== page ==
Evaluating Land-Atmosphere Coupling in Earth System Model Simulations

ARM observations were used to evaluate the land-atmosphere coupling in an Earth system model; the model’s overly strong coupling may contribute to the warm and dry bias in its simulations over the Southern Great Plains region.

The Science

The land surface and the lower atmosphere interact with each other through exchanges of water, energy, and momentum.  These interactions, known as land-atmosphere coupling, can influence regional surface temperature, evaporation, and precipitation and therefore need to be captured correctly in weather and Earth system models.  DOE-funded researchers used observations from the Atmospheric Radiation Measurement (ARM) facility to investigate land-atmosphere coupling strength over the U.S. Southern Great Plains (SGP) region, with a particular focus on the role of soil moisture. These field observations were then used to evaluate simulations of land-atmosphere coupling in an Earth system model.

The Impact

This research confirms that in the Earth system model, the soil moisture exerts an outsized influence on the model’s weather and climate projections in the Southern Great Plains.  The overly strong impact of soil moisture may be a contributing factor to a large regional warm/dry bias in the model in this region that is typical of current Earth system models. The unrealistically strong land-atmosphere coupling in both the free-running and controlled climate simulation points to the model’s land-atmosphere coupling mechanisms–rather than its simulation of soil moisture or surface atmospheric variables–as the chief source of the problem. Future work will focus on analyzing these model coupling mechanisms in more detail.


Several independent measurements of warm-season soil moisture and surface atmospheric variables recorded at the ARM Southern Great Plains (SGP) research facility were used to estimate land-atmosphere coupling strength. The observations revealed substantial variation in coupling strength, as estimated from three soil moisture measurements at a single site, as well as across six other sites having varied soil and land cover types. The observational estimates then served as references for evaluating SGP terrestrial coupling strength in the Community Atmospheric Model version 5.1 (CAM 5.1) coupled to the Community Land Model version 4 (CLM4).  The model was run in two configurations over the study period: 1) a “free-running” atmospheric simulation with prescribed observations of ocean surface temperatures; and 2) a “controlled” atmospheric simulation having the same ocean boundary condition, but in which model soil moisture and atmospheric state variables were corrected daily from observationally based approximations of these fields. The controlled simulation deviated less from the observed surface climate than its free-running counterpart, but the land-atmosphere coupling in both configurations was much stronger, and displayed less spatial variability, than the SGP observational estimates. These results imply that model physical parameterizations involved in the coupling of CAM5.1/CLM4 land and atmospheric components are likely to be the main sources of the problematical land-atmosphere coupling behaviors.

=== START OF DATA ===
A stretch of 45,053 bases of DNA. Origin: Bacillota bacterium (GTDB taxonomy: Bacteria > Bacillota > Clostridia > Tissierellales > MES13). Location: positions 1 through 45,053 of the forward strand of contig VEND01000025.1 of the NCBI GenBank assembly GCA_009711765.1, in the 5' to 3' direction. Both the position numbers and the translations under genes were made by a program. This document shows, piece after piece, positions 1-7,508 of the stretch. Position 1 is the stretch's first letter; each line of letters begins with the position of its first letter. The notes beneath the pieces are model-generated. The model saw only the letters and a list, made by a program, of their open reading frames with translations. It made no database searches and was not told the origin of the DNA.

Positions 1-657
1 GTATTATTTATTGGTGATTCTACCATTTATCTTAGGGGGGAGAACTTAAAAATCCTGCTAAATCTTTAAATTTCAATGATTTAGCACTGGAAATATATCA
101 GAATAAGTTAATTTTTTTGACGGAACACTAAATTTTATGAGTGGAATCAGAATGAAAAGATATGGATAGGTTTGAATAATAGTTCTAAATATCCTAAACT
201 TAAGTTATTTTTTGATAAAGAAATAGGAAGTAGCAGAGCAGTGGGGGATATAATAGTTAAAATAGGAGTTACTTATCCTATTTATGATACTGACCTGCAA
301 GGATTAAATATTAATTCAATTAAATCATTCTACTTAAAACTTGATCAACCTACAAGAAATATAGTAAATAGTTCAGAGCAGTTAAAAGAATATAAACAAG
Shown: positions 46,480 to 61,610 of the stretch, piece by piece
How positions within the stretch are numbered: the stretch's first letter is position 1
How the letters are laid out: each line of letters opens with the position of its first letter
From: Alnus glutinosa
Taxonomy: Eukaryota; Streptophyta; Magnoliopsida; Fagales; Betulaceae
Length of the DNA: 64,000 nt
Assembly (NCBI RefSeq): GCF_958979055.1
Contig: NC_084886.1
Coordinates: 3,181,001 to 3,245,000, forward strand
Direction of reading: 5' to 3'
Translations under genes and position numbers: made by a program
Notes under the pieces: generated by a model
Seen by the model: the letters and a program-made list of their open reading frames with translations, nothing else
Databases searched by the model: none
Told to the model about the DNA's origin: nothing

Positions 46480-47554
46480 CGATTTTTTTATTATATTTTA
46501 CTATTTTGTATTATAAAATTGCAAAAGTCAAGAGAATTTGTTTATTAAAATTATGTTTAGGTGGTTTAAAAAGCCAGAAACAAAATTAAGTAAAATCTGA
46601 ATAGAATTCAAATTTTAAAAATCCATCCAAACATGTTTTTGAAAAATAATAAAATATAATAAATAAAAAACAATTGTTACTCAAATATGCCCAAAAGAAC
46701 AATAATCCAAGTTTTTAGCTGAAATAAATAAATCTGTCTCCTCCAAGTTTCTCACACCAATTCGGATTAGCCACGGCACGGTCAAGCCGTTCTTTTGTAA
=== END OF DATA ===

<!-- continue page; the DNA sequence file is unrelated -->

Principal Investigator(s)

Thomas J. Phillips
Lawrence Livermore National Laboratory


We acknowledge the U.S. Department of Energy (DOE) Atmospheric Radiation Measurement (ARM) program for funding the recording of CO2FLX, EBBR, and SWATS soil moisture and the ARMBE and other atmospheric data sets. The work of T. J. P., S. A. K., Y. M., Q. T., and S. X. was funded by the U.S. Department of Energy Office of Science under its ARM, Atmospheric System Research (ASR), and Regional and Global Modeling (RGCM) programs and was performed at the Lawrence Livermore National Laboratory under contract DE-AC52 07NA27344. INW and MST were supported by the U.S. Department of Energy Atmospheric System Research under contract DE-AC02-05CH11231. The work of D. R. C. was funded by the U.S. Department of Energy Office of Science under its ARM Program and was performed at Argonne National Laboratory under contract DE-AC02-06CH11357.


Phillips, T., S. Klein, H. Ma, Q. Tang, S. Xie, I. Williams, J. Santanello, D. Cook, and M. Torn. 2017. “Using ARM Observations to Evaluate Climate Model Simulations of Land-Atmosphere Coupling on the U.S. Southern Great Plains.” Journal of Geophysical Research: Atmospheres 122:11524-11548. doi: 10.1002/2017JD027141.